Essence and expectation

If you checked News today you may have noticed that I did a Q&A at Science and Religion. This is faintly interesting or amusing or both because back at the beginning of the month, a mere couple of weeks ago, I was pointing out the different language used there for three men on the one hand and one woman on the other hand. Well they’re good sports at Science and Religion; Heather Wax thanked me for my comments and invited me to do this Q and A. So I did.

I enjoyed doing it, because this question interests me. I’m interested in social pressure and expectations and how they can become internalized and taken for granted so that we don’t know they’re operating and we think we’re making up our own minds when in fact we’re influenced by what other people think we should be doing and saying and wearing, along with a thousand other things. Don’t go thinking I think I’m immune to that kind of thing, because I don’t at all. I know very well I’m not.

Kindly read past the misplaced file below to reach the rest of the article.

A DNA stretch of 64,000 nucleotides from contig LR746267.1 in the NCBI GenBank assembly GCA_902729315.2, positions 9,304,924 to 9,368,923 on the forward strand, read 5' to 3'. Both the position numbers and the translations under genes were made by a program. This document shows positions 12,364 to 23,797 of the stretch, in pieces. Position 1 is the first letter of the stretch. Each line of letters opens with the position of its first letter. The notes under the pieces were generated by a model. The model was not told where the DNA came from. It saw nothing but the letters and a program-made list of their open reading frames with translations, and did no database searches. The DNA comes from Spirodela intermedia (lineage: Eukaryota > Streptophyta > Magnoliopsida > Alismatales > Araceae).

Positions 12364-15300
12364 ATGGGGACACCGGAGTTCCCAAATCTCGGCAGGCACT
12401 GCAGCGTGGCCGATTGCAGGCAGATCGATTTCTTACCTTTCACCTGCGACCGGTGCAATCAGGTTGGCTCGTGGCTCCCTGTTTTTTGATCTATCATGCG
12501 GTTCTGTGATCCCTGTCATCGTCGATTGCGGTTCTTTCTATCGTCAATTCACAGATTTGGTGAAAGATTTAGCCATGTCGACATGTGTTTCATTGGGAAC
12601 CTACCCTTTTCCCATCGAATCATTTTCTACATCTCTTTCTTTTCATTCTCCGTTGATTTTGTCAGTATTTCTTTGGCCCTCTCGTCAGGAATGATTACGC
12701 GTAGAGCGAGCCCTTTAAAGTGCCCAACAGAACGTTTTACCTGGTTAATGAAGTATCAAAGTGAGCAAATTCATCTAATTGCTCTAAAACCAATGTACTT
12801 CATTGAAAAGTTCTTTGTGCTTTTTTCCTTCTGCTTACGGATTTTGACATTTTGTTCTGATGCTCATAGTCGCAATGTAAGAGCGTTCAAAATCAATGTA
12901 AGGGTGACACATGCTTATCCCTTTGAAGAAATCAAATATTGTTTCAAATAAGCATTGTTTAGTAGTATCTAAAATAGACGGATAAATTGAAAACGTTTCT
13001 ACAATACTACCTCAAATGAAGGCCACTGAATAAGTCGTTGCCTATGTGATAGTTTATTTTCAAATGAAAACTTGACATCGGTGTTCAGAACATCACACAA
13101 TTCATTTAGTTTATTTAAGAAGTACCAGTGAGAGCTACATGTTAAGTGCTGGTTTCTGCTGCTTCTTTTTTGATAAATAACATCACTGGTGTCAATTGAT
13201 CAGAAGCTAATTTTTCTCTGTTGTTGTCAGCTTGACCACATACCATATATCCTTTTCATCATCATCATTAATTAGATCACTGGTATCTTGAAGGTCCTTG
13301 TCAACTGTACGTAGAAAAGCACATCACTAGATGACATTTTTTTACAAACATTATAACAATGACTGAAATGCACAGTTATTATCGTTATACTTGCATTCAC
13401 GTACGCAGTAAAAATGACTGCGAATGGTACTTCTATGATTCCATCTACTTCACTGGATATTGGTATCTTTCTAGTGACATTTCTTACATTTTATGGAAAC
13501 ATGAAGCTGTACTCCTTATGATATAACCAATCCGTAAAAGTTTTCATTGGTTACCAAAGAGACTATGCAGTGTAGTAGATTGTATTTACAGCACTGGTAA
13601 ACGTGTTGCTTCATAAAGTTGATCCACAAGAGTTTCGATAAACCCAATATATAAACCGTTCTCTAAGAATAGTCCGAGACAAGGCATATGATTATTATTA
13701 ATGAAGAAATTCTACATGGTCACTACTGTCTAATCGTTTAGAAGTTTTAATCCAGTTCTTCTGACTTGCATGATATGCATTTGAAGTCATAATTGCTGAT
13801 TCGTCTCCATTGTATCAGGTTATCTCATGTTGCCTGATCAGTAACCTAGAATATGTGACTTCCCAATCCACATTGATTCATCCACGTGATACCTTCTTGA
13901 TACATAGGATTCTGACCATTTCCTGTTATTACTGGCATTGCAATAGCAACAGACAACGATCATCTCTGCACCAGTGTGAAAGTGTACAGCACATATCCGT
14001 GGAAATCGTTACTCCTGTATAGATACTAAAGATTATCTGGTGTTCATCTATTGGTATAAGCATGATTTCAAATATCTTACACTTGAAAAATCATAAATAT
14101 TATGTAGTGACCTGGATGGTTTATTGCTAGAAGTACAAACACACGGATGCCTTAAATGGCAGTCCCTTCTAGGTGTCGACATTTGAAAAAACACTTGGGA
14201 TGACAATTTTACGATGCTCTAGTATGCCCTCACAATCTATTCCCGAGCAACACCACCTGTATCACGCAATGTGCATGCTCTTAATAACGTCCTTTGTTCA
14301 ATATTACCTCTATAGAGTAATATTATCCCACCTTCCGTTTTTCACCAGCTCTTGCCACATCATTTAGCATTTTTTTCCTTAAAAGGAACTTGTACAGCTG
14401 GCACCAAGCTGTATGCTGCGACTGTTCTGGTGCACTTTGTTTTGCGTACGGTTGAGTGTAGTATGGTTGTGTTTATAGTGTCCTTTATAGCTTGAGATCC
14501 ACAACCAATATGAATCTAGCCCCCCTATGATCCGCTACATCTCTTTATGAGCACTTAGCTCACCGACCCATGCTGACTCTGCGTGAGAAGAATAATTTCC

I also don’t object to that, given that the alternative is just to be completely random, and what good would that be? We’re all influenced by a million things, and most of that we wouldn’t be without – that’s why we read books and talk to each other, after all. We operate in a context and at a particular time, we admire some things and despise others, we do things and say things for reasons. It all has to come from somewhere. But – it’s as well to be aware that influence is influence, as opposed to thinking it’s just How Things Are and How They Have to Be.

The thing about women and aggression is that it may or may not be the case that women as such are averse to aggression, but it’s pretty obvious that a lot of people want women to be averse to aggression, in the sense of compliant, complaisant, not argumentative. That level of aversion to perceived aggression would be a huge handicap for women, so if we are in fact by nature that turned off by argument and disagreement, we should train ourselves to get over it. We shouldn’t embrace claims that we are so ‘nice’ and conflict-averse that we react to a few brisk words from Dawkins or Hitchens with squeals of horror. We should be tougher than that. That doesn’t mean we should be brutal or sadistic, it just means we should be able to play with the big kids without bursting into tears all the time. It means we should be grown ups.

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